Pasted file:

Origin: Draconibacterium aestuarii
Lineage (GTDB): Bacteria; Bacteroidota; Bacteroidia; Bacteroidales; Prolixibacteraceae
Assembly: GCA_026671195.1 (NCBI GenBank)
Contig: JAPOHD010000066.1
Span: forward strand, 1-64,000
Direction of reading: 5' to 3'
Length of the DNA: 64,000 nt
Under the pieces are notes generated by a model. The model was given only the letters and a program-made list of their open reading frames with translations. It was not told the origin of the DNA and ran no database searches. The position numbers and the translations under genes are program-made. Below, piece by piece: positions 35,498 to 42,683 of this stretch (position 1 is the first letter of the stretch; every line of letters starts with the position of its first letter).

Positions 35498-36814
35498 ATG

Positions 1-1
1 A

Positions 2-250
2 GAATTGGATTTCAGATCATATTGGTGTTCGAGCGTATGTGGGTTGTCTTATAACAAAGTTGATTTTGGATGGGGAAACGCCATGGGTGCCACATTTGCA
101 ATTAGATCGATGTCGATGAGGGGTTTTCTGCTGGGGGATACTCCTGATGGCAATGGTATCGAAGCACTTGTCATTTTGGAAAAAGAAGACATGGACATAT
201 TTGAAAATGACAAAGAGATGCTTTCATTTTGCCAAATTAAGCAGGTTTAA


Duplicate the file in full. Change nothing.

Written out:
Origin: Draconibacterium aestuarii
Lineage (GTDB): Bacteria; Bacteroidota; Bacteroidia; Bacteroidales; Prolixibacteraceae
Assembly: GCA_026671195.1 (NCBI GenBank)
Contig: JAPOHD010000066.1
Span: forward strand, 1-64,000
Direction of reading: 5' to 3'
Length of the DNA: 64,000 nt
Under the pieces are notes generated by a model. The model was given only the letters and a program-made list of their open reading frames with translations. It was not told the origin of the DNA and ran no database searches. The position numbers and the translations under genes are program-made. Below, piece by piece: positions 35,498 to 42,683 of this stretch (position 1 is the first letter of the stretch; every line of letters starts with the position of its first letter).

Positions 35498-36814
35498 ATG

Positions 1-1
1 A

Positions 2-250
2 GAATTGGATTTCAGATCATATTGGTGTTCGAGCGTATGTGGGTTGTCTTATAACAAAGTTGATTTTGGATGGGGAAACGCCATGGGTGCCACATTTGCA
101 ATTAGATCGATGTCGATGAGGGGTTTTCTGCTGGGGGATACTCCTGATGGCAATGGTATCGAAGCACTTGTCATTTTGGAAAAAGAAGACATGGACATAT
201 TTGAAAATGACAAAGAGATGCTTTCATTTTGCCAAATTAAGCAGGTTTAA